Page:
This is a guest post from my lovely husband, Ian.
Christmas in South Africa is celebrated in different ways, as you would expect from a country with such cultural diversity. The main differences are between white “European” and black “African” celebrations. However, what they all have in common is the fact that Christmas is a holiday in the summer, as South Africa is in the Southern hemisphere. It is one of the main holiday seasons for local people, and children have a month of school holiday. This means that the only snow is on Christmas cards, with normal Christmas weather being hot and sunny.
White South Africans celebrate in ways that are familiar to us in Britain, reflecting the fact that the country was a British colony for many years. People decorate their houses with fir trees, colourful lights and decorations. They might even use cotton wool around their windows – this is as close as they can get to a “white Christmas”! The most distinctive decorations are the beautiful South African flowers, which are in full bloom at this time of year and give a fantastic colourful look to the festive season. Children hang their stockings up, hoping to get gifts from Father Christmas.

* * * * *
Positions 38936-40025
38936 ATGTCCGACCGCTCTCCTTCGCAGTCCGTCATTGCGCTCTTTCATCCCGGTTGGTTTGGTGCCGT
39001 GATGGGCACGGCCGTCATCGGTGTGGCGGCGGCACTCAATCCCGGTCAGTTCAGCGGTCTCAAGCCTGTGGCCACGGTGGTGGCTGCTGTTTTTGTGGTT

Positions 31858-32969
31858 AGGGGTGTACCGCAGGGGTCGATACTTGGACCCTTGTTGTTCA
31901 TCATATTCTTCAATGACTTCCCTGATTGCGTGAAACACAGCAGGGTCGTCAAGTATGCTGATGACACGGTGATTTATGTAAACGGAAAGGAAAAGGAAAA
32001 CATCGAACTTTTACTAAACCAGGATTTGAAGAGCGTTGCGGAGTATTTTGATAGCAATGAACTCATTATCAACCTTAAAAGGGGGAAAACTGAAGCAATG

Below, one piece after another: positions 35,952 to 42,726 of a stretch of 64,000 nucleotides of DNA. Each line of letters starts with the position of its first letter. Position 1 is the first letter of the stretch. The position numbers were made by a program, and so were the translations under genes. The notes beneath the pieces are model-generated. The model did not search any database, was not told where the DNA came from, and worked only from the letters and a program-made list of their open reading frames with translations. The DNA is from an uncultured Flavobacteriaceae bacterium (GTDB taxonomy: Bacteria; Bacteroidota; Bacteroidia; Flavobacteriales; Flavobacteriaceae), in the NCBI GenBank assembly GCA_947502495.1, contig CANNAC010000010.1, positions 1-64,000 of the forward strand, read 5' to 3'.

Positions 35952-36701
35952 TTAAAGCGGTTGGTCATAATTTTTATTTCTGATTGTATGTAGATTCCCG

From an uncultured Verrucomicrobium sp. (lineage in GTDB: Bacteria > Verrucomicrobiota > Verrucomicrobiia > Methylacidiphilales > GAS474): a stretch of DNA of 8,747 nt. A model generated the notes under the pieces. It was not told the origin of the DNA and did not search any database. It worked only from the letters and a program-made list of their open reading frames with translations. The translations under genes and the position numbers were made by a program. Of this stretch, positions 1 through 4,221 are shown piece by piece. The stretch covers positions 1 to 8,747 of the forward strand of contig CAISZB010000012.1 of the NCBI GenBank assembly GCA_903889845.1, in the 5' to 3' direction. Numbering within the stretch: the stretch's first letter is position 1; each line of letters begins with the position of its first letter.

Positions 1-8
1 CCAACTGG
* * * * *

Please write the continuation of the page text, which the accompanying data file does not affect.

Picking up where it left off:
As in Britain, Christmas is a time for getting together with family and friends for meals and parties. Christmas dinner is often roast turkey or beef, with mince pies and plum pudding to follow. While the food is familiar, the difference is that most people eat Christmas dinner outside in the sunshine, and many even have a “braai”, or barbecue, a much-loved part of South African culture. Many people make the most of the summer weather by heading into the countryside for picnics, swimming in lakes, family sports or visits to game reserves in some areas. Some families even like to go camping over Christmas.
In rural African communities, celebrations are a mixture of Western and local traditions. Church services and family celebrations are more important than the more commercial aspects of the festivities. In small villages, the whole community gets together to celebrate, and the women join forces to brew beer and prepare food for everyone. Traditionally, though, the men cook the meat to show that they have provided for their families. Singing and dancing are a very important part of the festivities. Boxing Day is when gifts are normally exchanged, and tend to be practical items rather than luxury goods – household products for adults, school books or clothes for children.
No matter what cultural tradition South Africans come from, Christmas is a special occasion, and an opportunity to spend enjoyable days with family and friends, making the most of the wonderful summer weather and beautiful countryside.
Ian works as a Blue Badge Tourist Guide and as a German to English translator. Even though I could be accused of being biased, I have to say that he is excellent at both! If you don’t believe me, book a place on his Tolkien coach tour in January and see for yourself!
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